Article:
Over the past few months I've been slowly trying to catch up on the titles I missed in 2007, and I must say the more I watch the more impressed I am with the year as a whole. It flaunted a number of strong titles such as Claymore, Bokurano, and Minami-ke as well as some great ones such as Kanon 2006 and Death Note. Fortunately, to my delight, Bamboo Blade continued this trend and easily took its place as another contributor to the solidness of the 2007 lineup - it's yet another "must see" title.
At first I have to admit I was a bit skeptical - the series was amusing, sure, but nothing capable of blowing me out of the water. As I kept watching, however, my level of enjoyment steadily rose, and ultimately I found myself laughing out loud multiple times per episode. Though Bamboo Blade employs a number of running gags for its humor, the writers knew how to drag the series out to span a full twenty-six episodes without becoming monotonous or tedious, which is generally a fatal flaw for series like this. It progresses in a number of small phases, the first which involve introducing the team's full five girls. Once this is finished, it then transitions into the tournament phase, which starts out humorous but slowly becomes a bit more dramatic and serious until the series finally comes to a close.
The amount of character development that occurs over the course of these arcs is without a doubt commendable, as the one-dimensionality of many of the characters drives much of the comedy. Rather than aiming for making the characters overly three-dimensional and serious, however, the development tends to humanize them with just enough balance to keep them funny, which ultimately creates a very strong viewer-character bond. Because Bamboo Blade also intertwines a fair amount of drama with its comedic storyline toward its latter half, this actually works surprisingly well, as it allows for the characters to retain their hilarity while still eliciting a fair amount of sympathy as they struggle through tough times.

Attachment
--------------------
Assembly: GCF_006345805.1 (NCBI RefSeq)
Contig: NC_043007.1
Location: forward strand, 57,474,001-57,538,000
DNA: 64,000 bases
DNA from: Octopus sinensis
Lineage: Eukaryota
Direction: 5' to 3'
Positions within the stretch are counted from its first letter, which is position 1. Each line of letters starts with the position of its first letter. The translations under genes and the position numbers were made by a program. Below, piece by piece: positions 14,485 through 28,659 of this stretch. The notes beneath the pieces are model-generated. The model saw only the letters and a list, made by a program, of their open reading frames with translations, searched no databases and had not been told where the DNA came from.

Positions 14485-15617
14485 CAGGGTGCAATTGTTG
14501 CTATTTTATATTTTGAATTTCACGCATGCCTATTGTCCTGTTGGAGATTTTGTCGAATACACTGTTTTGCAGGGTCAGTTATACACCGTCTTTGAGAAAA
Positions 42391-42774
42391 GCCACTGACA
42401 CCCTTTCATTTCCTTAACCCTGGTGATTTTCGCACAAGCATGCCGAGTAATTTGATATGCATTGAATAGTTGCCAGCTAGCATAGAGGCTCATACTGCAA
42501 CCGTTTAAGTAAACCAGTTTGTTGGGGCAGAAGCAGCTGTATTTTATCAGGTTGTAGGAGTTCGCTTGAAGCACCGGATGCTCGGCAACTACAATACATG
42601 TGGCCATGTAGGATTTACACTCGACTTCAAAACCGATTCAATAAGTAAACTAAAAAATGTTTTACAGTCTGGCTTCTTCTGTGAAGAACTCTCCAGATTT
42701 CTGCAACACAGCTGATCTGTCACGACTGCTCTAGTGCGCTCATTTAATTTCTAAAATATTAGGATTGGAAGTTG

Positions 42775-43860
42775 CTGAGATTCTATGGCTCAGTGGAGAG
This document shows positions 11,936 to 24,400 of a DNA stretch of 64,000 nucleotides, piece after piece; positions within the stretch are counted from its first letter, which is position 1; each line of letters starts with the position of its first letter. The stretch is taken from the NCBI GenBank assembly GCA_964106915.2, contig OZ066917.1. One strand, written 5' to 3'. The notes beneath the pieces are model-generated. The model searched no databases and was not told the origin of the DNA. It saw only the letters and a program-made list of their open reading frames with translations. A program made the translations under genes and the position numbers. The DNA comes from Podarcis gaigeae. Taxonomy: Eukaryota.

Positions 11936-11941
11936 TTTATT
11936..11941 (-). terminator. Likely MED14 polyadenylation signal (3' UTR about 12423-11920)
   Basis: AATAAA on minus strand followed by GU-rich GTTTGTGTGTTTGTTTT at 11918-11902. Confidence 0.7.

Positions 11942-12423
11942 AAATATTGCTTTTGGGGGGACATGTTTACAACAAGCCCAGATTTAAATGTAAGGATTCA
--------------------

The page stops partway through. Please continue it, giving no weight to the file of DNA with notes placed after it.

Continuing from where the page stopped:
Bamboo Blade's color scheme is deep and vibrant, and I felt it suited the series beautifully. I found just about all the characters to be unique in both flavor and appearance, and all had distinct niches and quirks about them (Kirino's ">:3" face for instance.) Tack on surprisingly detailed backgrounds for a comedy and there's really much to complain about - aesthetically speaking, everything is gorgeous.
Perhaps my only real major complaint is that the kendo fight scenes tend to be a little sparse on animation detail and frames. Most of the crucial or important scenes are touched up to look decent, but for the most part the fights are drawn out through action stills. Given the sheer amount of detail elsewhere this isn't all that important a detail, as ultimately the kendo thematic is more a medium to draw the characters together than an actual emphasis; you're not watching for the fight scenes, you're watching for the characters and the humor.
While the musical score was effective, it was fairly standard and not worth much mention. What I really enjoyed most was the outstanding quality of the voice acting - Kirino's seiyuu easily ranks among the best I've ever heard. Other characters like Saya, Tama, and Dan are all strongly voiced as well, and overall I was enormously impressed. It felt as if the actors really enjoyed voicing their respective characters, as there just seemed to be an uncanny amount of enthusiasm put into making them come alive.
Though initially appearing somewhat archetypical and stereotypical, Bamboo Blade's full cast turns out to be surprisingly fresh and unique. From a complete loser for a kendo instructor to a superficially nerdy klutz, the characters fit into certain molds in much the same fashion as most anime comedies would have them, but ultimately branch out beyond these restrictions to serve much more appealing roles. Kirino, for example, is at her core the "loudmouth" girl, but she pans out to be perhaps the most tolerable and least obnoxious girl of her kind. Her energy and devotion certainly fall within human bounds, and she comes across as a genuinely amiable, yet comedic, character. For those who loathe loudmouth girls (I tend to like them for some reason despite hating them in real life) Kirino's awesomeness knows no bounds, and I certainly could see her changing the mind of many a folk who previously had a disdain for her type of character.